IBM’s “strategic imperatives” segment has passed a fiscal milestone, accounting for more than half of quarterly revenue for the first time as the company delivered a third straight quarter of revenue growth.
For the second quarter, IBM rose 4% to $20 billion, topping analysts’ estimates of $19.85 billion. The current growth streak follows five years of year-on-year revenue declines.
Earnings came in at $3.08 per share, excluding certain items, compared with expectations of $3.04 per share.
Revenue from strategic imperatives — the fast-growing businesses including cloud computing, data analytics, and mobile services on which CEO Ginni Rometty has pinned her hopes for an IBM revival — grew to $10.1 billion, up 15% from a year ago. Over the past 12 months, the segment has accounted for 48% percent of total revenue.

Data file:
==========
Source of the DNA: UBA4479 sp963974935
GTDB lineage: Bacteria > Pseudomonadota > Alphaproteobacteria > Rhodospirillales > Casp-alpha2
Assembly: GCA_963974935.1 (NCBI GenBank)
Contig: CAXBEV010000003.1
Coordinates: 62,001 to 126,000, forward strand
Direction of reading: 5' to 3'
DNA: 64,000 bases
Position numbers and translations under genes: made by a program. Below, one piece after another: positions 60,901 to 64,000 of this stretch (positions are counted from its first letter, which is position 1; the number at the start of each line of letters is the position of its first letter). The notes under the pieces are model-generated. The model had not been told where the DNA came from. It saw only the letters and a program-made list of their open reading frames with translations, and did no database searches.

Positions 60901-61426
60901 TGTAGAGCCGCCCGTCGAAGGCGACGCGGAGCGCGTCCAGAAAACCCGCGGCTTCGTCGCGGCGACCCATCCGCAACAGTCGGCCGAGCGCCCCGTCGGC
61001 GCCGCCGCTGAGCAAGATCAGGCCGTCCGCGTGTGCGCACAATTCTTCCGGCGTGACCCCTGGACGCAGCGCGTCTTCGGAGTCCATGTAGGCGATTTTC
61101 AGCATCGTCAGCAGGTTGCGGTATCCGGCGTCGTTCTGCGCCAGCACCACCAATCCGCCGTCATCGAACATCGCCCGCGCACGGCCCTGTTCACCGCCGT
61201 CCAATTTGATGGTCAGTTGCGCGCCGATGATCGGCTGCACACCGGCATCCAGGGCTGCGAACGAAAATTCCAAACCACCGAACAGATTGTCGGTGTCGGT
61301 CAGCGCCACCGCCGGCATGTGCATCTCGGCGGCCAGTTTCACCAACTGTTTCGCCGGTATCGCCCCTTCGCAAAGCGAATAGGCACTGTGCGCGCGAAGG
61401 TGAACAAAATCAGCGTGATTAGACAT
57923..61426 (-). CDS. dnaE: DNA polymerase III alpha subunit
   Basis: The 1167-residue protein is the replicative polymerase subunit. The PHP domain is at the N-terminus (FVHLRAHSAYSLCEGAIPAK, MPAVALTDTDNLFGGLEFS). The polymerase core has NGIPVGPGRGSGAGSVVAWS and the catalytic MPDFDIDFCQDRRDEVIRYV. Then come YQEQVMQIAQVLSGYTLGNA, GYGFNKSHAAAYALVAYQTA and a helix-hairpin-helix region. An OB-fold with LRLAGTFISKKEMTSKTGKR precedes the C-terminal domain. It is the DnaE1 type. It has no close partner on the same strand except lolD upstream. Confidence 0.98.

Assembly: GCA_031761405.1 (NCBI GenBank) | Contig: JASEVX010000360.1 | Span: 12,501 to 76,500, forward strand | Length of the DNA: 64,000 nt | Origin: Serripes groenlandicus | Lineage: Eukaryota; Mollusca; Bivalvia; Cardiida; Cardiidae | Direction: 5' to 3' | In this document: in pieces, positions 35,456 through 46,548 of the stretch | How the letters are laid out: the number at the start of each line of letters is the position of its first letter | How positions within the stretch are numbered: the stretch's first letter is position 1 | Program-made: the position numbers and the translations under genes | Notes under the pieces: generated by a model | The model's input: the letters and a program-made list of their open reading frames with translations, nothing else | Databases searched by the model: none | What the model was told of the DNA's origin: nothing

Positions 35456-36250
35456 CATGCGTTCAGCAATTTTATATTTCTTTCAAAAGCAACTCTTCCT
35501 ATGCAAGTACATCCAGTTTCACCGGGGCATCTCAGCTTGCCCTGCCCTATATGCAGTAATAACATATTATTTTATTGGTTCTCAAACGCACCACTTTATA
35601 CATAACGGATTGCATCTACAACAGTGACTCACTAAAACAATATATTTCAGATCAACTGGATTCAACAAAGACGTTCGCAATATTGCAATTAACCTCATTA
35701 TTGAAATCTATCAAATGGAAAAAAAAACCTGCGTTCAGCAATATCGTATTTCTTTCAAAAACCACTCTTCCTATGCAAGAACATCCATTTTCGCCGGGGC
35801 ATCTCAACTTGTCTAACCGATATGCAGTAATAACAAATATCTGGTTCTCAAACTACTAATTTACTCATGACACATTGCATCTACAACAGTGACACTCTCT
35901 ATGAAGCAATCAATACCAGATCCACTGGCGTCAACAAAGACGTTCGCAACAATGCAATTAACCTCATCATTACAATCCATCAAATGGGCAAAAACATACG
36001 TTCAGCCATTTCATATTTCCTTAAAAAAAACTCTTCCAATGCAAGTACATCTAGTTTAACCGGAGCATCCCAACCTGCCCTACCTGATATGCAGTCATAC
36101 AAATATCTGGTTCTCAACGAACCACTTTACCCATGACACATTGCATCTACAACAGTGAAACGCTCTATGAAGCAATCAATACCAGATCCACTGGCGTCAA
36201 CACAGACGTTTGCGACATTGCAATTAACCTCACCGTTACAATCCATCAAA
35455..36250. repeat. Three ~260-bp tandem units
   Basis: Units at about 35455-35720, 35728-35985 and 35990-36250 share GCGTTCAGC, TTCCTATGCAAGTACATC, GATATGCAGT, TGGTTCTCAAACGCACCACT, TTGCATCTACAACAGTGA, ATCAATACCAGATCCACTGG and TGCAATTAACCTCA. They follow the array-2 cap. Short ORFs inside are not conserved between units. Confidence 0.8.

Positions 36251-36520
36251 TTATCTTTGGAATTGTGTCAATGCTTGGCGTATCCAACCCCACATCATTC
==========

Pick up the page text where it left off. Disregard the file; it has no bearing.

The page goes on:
“We’ve done the work to reposition our company,” CFO James Kavanaugh said in an earnings call. “We are seeing our investments in these high-value segments of the IT industry now paying off.”
IBM’s cloud revenue increased 20% for the quarter, coming in at $4.7 billion. The annual revenue run rate for cloud delivered as a service was $11.1 billion, up 26% year over year.
But sales from the Cognitive Solutions segment, which includes services tied to the Watson supercomputer, fell 1% to $4.6 billion after adjusting for currency moves.
Kavanaugh said IBM continues to expect to close out the year with at least $13.80 in adjusted earnings per share, slightly above the $13.78 per share that analysts had been expecting. In the second quarter, the company saw scale efficiencies as it increasingly focuses on cloud services, and in the second half of the year it will see more benefits from “workforce optimization,” the finance chief said.
“While it’s been an arduous, never-ending turnaround story at IBM with patience wearing thin among investors, the combination of massive cost-cutting, a myriad of sales force changes, significant investments in AI, and focus on driving big data, cloud and analytics sales is starting to resonate,” GBH Insights analyst Daniel Ives wrote in a note to clients.